Thursday, December 29, 2016

Mark Twain On Work And Pay

A couple of days ago I posted some passages from A Connecticut Yankee in King Arthur’s Court that related to trade.

It seems like one of the themes of the book is how unfair the feudal system was and how the nobility were able to take advantage of the lower classes. It looks like here that Twain equates the pay disparity in his own day between architects & engineers and manual laborers (well, it is the time traveling Hank Martin who says this) with the rigged system he saw in favor of the upper classes in Arthur's time. 

But the pay may need to be higher for architects, engineers and musicians, for example, because they have to go through long and expensive training. Also, the supply of unskilled labor might be very large, which will tend to hold their wages down. It is not necessarily the result of any exploitation or oppression or inherent unfairness in the system.

One other interesting observation he makes is that doing intellectual work is its own reward and Twain says he would not mind getting paid only a little to do such pleasurable work instead of getting paid much more to do manual labor. There are always trade offs and it is not surprising that he would give up pay for better working conditions, which can include how much you like what you are doing.

Anyway, here is the passage from chapter 28.
"There are wise people who talk ever so knowingly and complacently about "the working classes," and satisfy themselves that a day's hard intellectual work is very much harder than a day's hard manual toil, and is righteously entitled to much bigger pay. Why, they really think that, you know, because they know all about the one, but haven't tried the other. But I know all about both; and so far as I am concerned, there isn't money enough in the universe to hire me to swing a pickaxe thirty days, but I will do the hardest kind of intellectual work for just as near nothing as you can cipher it down--and I will be satisfied, too.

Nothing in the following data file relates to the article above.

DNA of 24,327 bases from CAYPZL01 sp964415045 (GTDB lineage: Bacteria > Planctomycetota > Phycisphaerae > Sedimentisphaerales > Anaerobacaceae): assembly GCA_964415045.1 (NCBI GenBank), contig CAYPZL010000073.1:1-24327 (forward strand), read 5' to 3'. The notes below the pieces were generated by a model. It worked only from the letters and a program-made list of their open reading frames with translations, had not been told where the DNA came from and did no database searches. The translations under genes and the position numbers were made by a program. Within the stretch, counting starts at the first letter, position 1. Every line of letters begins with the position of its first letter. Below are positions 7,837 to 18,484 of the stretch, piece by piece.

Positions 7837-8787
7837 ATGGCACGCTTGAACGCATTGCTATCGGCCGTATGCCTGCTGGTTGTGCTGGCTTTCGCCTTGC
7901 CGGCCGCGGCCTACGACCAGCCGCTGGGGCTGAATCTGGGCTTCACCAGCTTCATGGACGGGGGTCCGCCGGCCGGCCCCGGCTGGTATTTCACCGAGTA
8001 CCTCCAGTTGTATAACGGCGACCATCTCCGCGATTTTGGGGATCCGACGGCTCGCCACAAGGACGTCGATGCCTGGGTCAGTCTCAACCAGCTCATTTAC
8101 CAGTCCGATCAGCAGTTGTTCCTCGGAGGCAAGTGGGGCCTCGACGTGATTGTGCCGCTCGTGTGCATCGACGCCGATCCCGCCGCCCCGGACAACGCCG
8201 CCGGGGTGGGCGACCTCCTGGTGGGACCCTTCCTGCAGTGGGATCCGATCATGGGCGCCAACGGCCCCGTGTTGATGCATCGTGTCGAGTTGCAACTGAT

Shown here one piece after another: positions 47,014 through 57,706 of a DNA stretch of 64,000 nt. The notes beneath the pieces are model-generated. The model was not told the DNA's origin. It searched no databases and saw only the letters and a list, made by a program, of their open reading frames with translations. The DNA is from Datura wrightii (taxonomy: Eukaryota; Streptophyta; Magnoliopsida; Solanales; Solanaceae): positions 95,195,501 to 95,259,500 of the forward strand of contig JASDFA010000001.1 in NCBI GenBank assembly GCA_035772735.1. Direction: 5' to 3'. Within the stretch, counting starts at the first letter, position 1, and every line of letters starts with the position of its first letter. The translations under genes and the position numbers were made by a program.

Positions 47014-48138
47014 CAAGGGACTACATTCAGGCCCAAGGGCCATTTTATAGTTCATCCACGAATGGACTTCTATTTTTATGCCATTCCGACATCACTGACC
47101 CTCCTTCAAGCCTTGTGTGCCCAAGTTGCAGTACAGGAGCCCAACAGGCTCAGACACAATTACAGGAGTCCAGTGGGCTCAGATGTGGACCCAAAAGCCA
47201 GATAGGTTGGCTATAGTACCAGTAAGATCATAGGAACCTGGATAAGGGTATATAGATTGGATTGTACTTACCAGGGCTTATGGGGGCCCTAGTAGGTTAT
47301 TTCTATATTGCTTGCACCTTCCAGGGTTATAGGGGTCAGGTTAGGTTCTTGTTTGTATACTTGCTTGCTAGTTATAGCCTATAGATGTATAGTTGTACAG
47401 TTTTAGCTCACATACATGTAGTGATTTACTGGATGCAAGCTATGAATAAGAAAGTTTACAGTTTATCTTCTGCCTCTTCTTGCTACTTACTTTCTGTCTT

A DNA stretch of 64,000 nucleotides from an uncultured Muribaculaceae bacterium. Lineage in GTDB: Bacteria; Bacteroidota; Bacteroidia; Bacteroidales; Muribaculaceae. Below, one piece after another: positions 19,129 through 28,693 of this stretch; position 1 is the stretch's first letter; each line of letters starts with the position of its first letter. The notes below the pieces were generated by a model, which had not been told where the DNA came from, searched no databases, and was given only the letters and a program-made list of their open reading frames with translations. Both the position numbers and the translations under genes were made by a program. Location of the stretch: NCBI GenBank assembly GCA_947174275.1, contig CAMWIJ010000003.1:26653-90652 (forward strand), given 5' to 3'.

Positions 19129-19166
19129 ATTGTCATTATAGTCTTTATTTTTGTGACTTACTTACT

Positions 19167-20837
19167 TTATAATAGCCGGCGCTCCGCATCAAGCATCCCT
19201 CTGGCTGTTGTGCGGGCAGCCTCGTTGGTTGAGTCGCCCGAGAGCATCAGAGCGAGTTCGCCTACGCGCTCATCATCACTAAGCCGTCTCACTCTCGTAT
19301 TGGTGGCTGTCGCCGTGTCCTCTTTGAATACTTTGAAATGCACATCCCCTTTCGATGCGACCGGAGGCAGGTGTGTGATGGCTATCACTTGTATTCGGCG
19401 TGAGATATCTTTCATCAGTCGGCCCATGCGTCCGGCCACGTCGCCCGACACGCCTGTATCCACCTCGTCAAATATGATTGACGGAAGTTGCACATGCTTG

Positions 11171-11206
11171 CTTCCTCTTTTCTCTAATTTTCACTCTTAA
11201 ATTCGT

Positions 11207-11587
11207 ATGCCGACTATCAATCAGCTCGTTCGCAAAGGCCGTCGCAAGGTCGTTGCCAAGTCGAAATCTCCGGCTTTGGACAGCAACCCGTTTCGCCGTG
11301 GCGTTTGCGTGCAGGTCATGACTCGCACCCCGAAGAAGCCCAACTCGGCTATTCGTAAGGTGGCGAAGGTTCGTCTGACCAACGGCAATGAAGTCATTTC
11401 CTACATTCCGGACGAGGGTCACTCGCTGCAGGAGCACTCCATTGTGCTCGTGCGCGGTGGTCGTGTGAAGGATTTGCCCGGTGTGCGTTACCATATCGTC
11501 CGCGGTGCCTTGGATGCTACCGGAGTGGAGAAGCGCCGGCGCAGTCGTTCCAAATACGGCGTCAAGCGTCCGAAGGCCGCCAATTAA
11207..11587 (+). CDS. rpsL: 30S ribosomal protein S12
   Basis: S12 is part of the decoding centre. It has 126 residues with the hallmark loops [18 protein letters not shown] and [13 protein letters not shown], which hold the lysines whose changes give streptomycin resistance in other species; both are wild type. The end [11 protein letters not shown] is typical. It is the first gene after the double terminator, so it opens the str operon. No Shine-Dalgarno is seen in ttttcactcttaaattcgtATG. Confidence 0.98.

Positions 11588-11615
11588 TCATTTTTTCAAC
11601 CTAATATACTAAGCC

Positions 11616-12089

Intellectual "work" is misnamed; it is a pleasure, a dissipation, and is its own highest reward. The poorest paid architect, engineer, general, author, sculptor, painter, lecturer, advocate, legislator, actor, preacher, singer is constructively in heaven when he is at work; and as for the musician with the fiddle-bow in his hand who sits in the midst of a great orchestra with the ebbing and flowing tides of divine sound washing over him--why, certainly, he is at work, if you wish to call it that, but lord, it's a sarcasm just the same. The law of work does seem utterly unfair--but there it is, and nothing can change it: the higher the pay in enjoyment the worker gets out of it, the higher shall be his pay in cash, also. And it's also the very law of those transparent swindles, transmissible nobility and kingship."

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